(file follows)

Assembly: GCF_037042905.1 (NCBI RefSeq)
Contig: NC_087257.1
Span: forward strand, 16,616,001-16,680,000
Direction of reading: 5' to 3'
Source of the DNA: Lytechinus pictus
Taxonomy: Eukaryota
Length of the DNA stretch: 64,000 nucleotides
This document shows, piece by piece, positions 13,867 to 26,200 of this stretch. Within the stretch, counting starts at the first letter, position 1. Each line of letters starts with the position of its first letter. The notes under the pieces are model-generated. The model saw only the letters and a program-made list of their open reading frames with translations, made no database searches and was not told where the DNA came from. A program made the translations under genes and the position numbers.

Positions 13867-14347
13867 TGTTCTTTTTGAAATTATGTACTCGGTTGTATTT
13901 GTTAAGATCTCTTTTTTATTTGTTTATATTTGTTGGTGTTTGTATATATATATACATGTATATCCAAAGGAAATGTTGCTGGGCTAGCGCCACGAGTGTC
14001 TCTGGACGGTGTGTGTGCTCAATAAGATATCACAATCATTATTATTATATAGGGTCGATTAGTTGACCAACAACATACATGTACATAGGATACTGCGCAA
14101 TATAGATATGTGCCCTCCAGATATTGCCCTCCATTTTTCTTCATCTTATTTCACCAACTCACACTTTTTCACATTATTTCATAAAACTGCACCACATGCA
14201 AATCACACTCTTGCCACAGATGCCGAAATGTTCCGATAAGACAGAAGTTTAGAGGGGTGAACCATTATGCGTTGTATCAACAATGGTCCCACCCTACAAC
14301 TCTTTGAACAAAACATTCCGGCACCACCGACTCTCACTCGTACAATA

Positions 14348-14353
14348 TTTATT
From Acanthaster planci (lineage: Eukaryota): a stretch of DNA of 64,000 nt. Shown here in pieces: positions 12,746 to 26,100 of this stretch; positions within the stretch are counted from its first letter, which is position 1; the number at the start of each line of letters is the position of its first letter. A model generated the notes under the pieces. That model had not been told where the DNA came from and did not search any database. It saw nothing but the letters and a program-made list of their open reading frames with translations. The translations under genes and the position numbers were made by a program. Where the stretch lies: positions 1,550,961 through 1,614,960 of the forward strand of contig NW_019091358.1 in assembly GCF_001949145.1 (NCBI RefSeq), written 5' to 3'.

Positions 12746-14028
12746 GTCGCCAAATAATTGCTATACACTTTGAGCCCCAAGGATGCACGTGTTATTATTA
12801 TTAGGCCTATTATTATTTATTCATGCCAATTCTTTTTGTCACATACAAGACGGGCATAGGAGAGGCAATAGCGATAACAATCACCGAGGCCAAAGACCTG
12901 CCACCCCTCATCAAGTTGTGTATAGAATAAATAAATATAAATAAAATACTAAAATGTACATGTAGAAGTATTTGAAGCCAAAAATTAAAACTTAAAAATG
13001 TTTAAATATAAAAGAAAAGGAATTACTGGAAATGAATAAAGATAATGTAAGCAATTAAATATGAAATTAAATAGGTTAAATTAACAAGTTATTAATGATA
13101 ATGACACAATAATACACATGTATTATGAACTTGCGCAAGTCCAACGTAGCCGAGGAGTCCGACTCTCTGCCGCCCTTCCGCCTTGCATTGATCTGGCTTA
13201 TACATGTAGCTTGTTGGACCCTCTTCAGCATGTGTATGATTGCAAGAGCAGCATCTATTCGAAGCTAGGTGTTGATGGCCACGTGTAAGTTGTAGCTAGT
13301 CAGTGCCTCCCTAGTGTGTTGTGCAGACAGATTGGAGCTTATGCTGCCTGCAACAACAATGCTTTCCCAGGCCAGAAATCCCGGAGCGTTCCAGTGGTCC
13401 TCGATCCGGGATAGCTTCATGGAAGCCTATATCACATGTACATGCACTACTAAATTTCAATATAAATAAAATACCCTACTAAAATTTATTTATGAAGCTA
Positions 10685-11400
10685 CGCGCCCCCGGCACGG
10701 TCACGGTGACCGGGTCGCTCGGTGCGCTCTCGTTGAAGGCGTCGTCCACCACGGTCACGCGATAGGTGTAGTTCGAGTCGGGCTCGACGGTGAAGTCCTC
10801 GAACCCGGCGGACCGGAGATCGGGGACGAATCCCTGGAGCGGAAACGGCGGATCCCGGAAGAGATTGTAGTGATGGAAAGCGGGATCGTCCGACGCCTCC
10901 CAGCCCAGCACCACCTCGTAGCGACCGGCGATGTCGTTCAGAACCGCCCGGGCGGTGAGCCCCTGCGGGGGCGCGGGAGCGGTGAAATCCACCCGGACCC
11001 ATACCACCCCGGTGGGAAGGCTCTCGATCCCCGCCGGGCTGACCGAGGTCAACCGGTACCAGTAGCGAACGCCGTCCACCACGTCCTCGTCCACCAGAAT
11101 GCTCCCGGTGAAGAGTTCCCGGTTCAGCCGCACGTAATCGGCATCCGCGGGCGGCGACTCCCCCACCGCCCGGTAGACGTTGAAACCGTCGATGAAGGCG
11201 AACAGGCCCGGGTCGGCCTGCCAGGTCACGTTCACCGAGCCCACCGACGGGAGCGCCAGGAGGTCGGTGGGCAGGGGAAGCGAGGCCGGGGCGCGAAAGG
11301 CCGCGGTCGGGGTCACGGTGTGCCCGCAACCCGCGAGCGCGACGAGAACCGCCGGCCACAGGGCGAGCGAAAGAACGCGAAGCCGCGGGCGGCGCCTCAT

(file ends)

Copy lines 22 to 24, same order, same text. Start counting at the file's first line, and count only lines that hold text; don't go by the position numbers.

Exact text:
12901 CCACCCCTCATCAAGTTGTGTATAGAATAAATAAATATAAATAAAATACTAAAATGTACATGTAGAAGTATTTGAAGCCAAAAATTAAAACTTAAAAATG
13001 TTTAAATATAAAAGAAAAGGAATTACTGGAAATGAATAAAGATAATGTAAGCAATTAAATATGAAATTAAATAGGTTAAATTAACAAGTTATTAATGATA
13101 ATGACACAATAATACACATGTATTATGAACTTGCGCAAGTCCAACGTAGCCGAGGAGTCCGACTCTCTGCCGCCCTTCCGCCTTGCATTGATCTGGCTTA